After the show we made our way through the coast, tempted by various snacks, confused by the huge line of people waiting to play some sort of game (maybe the Japanese really like semi-gambling? edit: As a former employee mentioned in the comments, there were likely special souvenirs not available in stores, and as we all know some Disney fans really want every souvenir!), eventually heading towards Sinbad’s Storybook Voyage.
Sinbad’s Storybook Voyage
This is sort of like DisneySea’s version of A Small World, except the animatronics are better done, there is a story of some kind, and the song isn’t nearly as annoying. In his detailed review of it Tom Bricker over at DisneyTourisBlog described it as sort of a cross of Small World and Pirates of the Caribbean, which I think is about right. Guests travel around in small boats, following along as Sinbad, with his trusty tiger pal Chandu, departs on his voyage of exploration in search of treasure.
Each scene is a vignette from one of the fantastic lands he visits, where he often battles or escapes brigands while rescuing some kind of creature and getting a boatload of gold (or bananas). The voyage ends with his triumphant return home laden with treasures. Its a long ride, over 11 minutes, packed with details and more animatronics than I think I’ve seen on a Disney dark ride before. I was also really impressed by how well timed the singing and instrument playing was to the actual song. That shear number and quality of visuals is what made me really enjoy it, to the point where I wish I had had time to ride it again because there were so many things happening that I’m sure I missed a lot of the best animations and little amusing actions. For me it executed the parts of good dark ride nearly flawlessly. My one complaint was that, like on Small World, the ceilings are not decorated, which is sort of disappointing. Of course, the other downside is that the songs and story are in Japanese, so you have to imagine the story. Apparently it is possible to get a sheet from the cast members with English translations for each room, though (which we didn’t know so we didn’t ask).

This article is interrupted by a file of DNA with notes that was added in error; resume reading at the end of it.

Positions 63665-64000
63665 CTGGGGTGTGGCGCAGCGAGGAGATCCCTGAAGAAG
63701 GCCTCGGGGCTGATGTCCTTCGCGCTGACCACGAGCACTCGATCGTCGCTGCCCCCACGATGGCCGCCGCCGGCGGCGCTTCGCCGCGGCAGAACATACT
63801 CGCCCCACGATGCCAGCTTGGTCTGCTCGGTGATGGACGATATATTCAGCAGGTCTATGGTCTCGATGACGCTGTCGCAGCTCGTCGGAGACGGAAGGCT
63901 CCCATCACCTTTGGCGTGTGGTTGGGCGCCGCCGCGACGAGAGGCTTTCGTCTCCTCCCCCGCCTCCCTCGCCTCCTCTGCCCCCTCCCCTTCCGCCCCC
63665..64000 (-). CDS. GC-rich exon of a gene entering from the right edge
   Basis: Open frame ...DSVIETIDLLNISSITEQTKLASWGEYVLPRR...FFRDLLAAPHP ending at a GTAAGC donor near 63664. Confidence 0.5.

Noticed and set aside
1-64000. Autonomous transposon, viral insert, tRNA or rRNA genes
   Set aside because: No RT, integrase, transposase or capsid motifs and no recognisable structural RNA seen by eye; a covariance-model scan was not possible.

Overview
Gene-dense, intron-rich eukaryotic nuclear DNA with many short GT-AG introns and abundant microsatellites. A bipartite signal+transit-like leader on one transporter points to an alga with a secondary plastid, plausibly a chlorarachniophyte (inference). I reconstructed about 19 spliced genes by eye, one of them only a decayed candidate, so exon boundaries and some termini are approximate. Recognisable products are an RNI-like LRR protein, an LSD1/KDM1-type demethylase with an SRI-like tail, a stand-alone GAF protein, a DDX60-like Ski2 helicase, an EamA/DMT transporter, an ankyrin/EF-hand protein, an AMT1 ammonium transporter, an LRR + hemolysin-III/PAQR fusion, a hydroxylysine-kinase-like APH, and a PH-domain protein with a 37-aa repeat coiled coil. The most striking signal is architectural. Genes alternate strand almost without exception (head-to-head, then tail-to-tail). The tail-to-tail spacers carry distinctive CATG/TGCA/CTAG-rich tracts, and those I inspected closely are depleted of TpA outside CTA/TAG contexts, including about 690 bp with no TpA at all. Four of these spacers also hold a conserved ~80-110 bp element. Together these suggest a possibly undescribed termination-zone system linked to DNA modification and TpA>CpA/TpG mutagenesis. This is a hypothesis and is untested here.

Next to Sinbads Voyage is the relatively new Jasmine’s Flying Carpets, a dumbo-esque ride. Which we of course rode and enjoyed (especially being able to control the height of the vehicle). Actually, one of my favorite effects is at DisneySea is in the center of this ride, where two textured glass discs rotate next to each other giving the impression of a crazy water feature on the hub of the spinner (You can sort of see it in the center of the picture below).
With that ride down, it was time to head out from the Arabian Coast, so we made our way across the park. Port Discovery was our destination, but we headed that way via the Mermaid Lagoon kids area.
Mermaid Lagoon is the main kid friendly port at DisneySea, so we didn’t actually ride anything here, but the design of the land is pretty interesting. The Lagoon is nestled against the side of the Mysterious Island opposite the Arabian Coast, with a few attractions and shops outside, like a small roller coaster (which was closed) and the Ariel meet and greet. However, the majority of the attractions (and the port) are inside in “Triton’s Kindgom”.
The elaborately decorated and colorful indoor facility is designed to make it look and feel like you’re in the undersea world of the Little Mermaid. Small kids rides fill the giant indoor space, along with shops and restaurants, all surrounded by detailed theming. Again, another area that does an excellent job isolating guests from the rest of the park so that you feel like you’re in a totally separate area. Although we didn’t ride anything, it was pretty neat to walk through. The major downside is that as far as we could tell there’s only one entrance. It would have been nice to pop out into the inside of the Mysterious Island from it. Actually, maybe there was a way to do it, but we sort of got lost on the inside. It’s easy to get disoriented inside a themed facility like this.